Should polygenic risk scores be used in risk-stratified colorectal cancer screening?Posted on by
Polygenic risk scores (PRS) summarize information about a person’s disease risk based on numerous DNA variants in their genome. Each variant confers very little increase in disease risk. But composite (or polygenic) risk scores made up of a number of such variants have been shown to stratify people to normal distributions of disease risks for a wide range of diseases. In other words, they can be used to assign people to different categories of risk, based on their genetic makeup. Polygenic risk scores have been proposed to stratify risk in cancer screening programs such as breast cancer and colorectal cancer. But what is the emerging evidence for benefits, harms and costs of using PRS in cancer screening?
In this post, we highlight a recent publication on the “Cost-effectiveness of risk-stratified colorectal cancer screening based on polygenic risk –.” The paper arose from collaborative work between members of groups supported by the Centers for Disease Control and Prevention (CDC) and the National Cancer Institute (NCI), namely the Evaluation of Genomic Applications in Practice and Prevention Working Group (EGAPP), and the Cancer Intervention and Surveillance Modeling Network (CISNET). EGAPP was an initiative supported by the CDC Office of Genomics and Precision Public Health (OGPPH) to develop methods for creating evidence-based guidelines in genomic medicine. Products of the initiative included systematic reviews, as well as method reports and recommendations. While topics addressed by EGAPP spanned a broad range of health conditions, cancer-related topics were featured highly, and recommendations on genetic testing in the context of breast cancer, prostate cancer, and colorectal cancer (CRC; two recommendation statements) were published.
CISNET is comprised of NCI-sponsored researchers involved in simulation modeling to help inform cancer research prioritization and guide policymaking. CISNET collaborates regularly with a variety of noteworthy organizations, including the CDC Division of Cancer Prevention and Control (DCPC), and the U.S. Preventive Services Task Force (USPSTF). Members of the CISNET consortium have collaborated with EGAPP Initiative and Working Group members on projects such as this most recent paper, a 2015 systematic review on family history in CRC, and a 2018 report on cost-effectiveness of screening intervals among those with family history of CRC.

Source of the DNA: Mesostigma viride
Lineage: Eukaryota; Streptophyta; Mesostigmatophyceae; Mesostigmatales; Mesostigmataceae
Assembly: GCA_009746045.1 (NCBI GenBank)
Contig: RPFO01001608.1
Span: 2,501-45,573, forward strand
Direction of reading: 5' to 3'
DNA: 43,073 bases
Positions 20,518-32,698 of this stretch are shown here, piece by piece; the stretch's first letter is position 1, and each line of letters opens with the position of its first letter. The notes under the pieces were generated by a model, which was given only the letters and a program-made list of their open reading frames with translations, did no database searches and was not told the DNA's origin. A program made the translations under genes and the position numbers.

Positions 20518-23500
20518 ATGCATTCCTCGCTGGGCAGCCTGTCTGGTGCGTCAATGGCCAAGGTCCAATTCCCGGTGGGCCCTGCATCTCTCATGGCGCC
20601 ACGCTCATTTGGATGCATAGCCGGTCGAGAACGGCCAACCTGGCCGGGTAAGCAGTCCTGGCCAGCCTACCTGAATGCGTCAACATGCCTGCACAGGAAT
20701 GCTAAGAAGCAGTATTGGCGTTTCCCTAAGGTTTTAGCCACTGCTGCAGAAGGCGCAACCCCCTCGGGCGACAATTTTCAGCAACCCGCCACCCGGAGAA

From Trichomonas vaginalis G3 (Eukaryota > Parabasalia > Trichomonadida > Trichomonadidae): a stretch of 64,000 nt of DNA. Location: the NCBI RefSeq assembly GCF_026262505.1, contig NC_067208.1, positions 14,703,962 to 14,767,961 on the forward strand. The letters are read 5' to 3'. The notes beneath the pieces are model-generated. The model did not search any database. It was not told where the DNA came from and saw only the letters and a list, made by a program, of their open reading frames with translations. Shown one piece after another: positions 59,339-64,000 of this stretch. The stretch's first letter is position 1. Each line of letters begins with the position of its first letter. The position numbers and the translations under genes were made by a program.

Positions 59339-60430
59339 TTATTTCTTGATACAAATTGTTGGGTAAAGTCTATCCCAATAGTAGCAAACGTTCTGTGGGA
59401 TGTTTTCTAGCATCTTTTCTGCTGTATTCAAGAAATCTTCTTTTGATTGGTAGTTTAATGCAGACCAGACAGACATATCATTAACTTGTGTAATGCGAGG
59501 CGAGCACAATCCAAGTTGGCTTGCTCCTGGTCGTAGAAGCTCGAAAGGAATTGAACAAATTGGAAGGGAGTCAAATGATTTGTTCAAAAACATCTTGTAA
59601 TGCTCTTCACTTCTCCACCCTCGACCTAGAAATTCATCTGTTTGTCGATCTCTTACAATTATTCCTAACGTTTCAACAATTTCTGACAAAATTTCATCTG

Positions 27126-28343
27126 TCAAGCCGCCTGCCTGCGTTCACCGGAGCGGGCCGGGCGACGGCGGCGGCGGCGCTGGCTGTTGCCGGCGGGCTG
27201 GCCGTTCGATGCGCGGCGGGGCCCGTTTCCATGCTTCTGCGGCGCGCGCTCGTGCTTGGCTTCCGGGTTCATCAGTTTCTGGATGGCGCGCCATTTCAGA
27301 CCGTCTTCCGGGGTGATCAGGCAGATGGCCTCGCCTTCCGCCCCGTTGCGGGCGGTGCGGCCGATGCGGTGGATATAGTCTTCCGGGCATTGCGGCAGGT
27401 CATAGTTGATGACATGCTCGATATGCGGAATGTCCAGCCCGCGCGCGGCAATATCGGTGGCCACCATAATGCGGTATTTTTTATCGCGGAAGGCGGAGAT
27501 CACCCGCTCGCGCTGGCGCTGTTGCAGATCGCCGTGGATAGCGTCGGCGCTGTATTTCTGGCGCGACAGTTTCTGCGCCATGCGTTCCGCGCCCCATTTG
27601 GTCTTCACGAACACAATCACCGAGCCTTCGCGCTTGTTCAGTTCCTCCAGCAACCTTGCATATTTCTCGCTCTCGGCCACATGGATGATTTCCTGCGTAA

At the heart of the CISNET-EGAPP collaborative work has been the MISCAN simulation model, developed in a collaboration between researchers at Erasmus Medical Center and Memorial Sloan-Kettering Cancer Center. The model simulates progression of CRC in the US population (from 1970s – 2020), accounting for variations in screening, therapy, and exposure to specific risk factors. In the most recent paper, MISCAN-Colon simulated a population of 40 year old people who were at average risk for CRC. This hypothetical population was tested for multiple genetic variants and subsequent CRC screening start dates and intervals based on risk stratification according to their predicted polygenic risk. The results showed that this type of approach is not likely to be cost-effective in comparison with uniform screening (screening by colonoscopy every ten years, beginning at age 50, until age 70). The cost profile for polygenic risk stratified screening could change, however, if the cost of the genetic testing component went down by more than 5%, or if the performance of genetic testing was better (or more accurate, as reflected by an increase in the area under the receiver operating characteristic curve of more than 0.05).
The results of this study suggest that CRC screening based on polygenic risk prediction is not ready for widespread implementation. The findings are in agreement with the 2015 systematic review, mentioned above, which concluded that “[s]tratification based on polygenic and/or multifactorial risk assessment may mature to the point of displacing family history-based approaches, but for the foreseeable future, family history may remain a valuable clinical tool for identifying individuals at increased risk for CRC.” The 2018 microsimulation study sheds more light on family history-based approaches, concluding, “for individuals with a family history of CRC, it is cost-effective to gradually increase the screening interval if several subsequent screening colonoscopies have negative results and no new cases of CRC are found in family members.”
As we wait to see if polygenic risk prediction will evolve into a useful adjunct in CRC prevention, it is important to remember that there already are evidence-based guidelines available for CRC screening. While certain factors, such as having familial adenomatous polyposis (FAP), or Lynch syndrome, or a family history of CRC, may necessitate earlier initial screening, USPSTF recommendations call for regular CRC screening, starting at 50 years of age and extending up to at least 75 years old (and sometimes beyond) to prevent CRC.